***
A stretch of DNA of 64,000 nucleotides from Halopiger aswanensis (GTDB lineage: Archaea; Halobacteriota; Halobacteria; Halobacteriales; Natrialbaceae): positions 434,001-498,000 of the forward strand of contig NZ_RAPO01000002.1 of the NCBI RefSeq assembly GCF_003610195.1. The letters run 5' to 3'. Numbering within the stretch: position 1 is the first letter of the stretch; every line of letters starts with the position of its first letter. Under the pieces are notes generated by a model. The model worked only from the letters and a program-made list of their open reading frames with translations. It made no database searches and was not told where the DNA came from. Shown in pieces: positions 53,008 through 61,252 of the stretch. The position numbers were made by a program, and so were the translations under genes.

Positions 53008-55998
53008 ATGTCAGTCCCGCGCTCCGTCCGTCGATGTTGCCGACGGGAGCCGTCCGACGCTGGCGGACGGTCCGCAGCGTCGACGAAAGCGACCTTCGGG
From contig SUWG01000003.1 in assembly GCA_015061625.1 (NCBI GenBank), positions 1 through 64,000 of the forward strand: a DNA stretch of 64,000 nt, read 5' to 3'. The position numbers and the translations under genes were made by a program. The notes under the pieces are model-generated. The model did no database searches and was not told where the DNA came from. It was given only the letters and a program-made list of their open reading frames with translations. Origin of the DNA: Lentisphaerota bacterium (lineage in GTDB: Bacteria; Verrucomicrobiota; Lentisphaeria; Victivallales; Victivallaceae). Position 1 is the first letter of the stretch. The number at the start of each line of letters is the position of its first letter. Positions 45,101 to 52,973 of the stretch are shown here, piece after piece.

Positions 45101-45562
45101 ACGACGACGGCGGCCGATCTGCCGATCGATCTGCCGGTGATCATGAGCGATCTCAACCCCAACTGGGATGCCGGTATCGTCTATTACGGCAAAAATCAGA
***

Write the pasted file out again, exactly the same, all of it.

A stretch of DNA of 64,000 nucleotides from Halopiger aswanensis (GTDB lineage: Archaea; Halobacteriota; Halobacteria; Halobacteriales; Natrialbaceae): positions 434,001-498,000 of the forward strand of contig NZ_RAPO01000002.1 of the NCBI RefSeq assembly GCF_003610195.1. The letters run 5' to 3'. Numbering within the stretch: position 1 is the first letter of the stretch; every line of letters starts with the position of its first letter. Under the pieces are notes generated by a model. The model worked only from the letters and a program-made list of their open reading frames with translations. It made no database searches and was not told where the DNA came from. Shown in pieces: positions 53,008 through 61,252 of the stretch. The position numbers were made by a program, and so were the translations under genes.

Positions 53008-55998
53008 ATGTCAGTCCCGCGCTCCGTCCGTCGATGTTGCCGACGGGAGCCGTCCGACGCTGGCGGACGGTCCGCAGCGTCGACGAAAGCGACCTTCGGG
From contig SUWG01000003.1 in assembly GCA_015061625.1 (NCBI GenBank), positions 1 through 64,000 of the forward strand: a DNA stretch of 64,000 nt, read 5' to 3'. The position numbers and the translations under genes were made by a program. The notes under the pieces are model-generated. The model did no database searches and was not told where the DNA came from. It was given only the letters and a program-made list of their open reading frames with translations. Origin of the DNA: Lentisphaerota bacterium (lineage in GTDB: Bacteria; Verrucomicrobiota; Lentisphaeria; Victivallales; Victivallaceae). Position 1 is the first letter of the stretch. The number at the start of each line of letters is the position of its first letter. Positions 45,101 to 52,973 of the stretch are shown here, piece after piece.

Positions 45101-45562
45101 ACGACGACGGCGGCCGATCTGCCGATCGATCTGCCGGTGATCATGAGCGATCTCAACCCCAACTGGGATGCCGGTATCGTCTATTACGGCAAAAATCAGA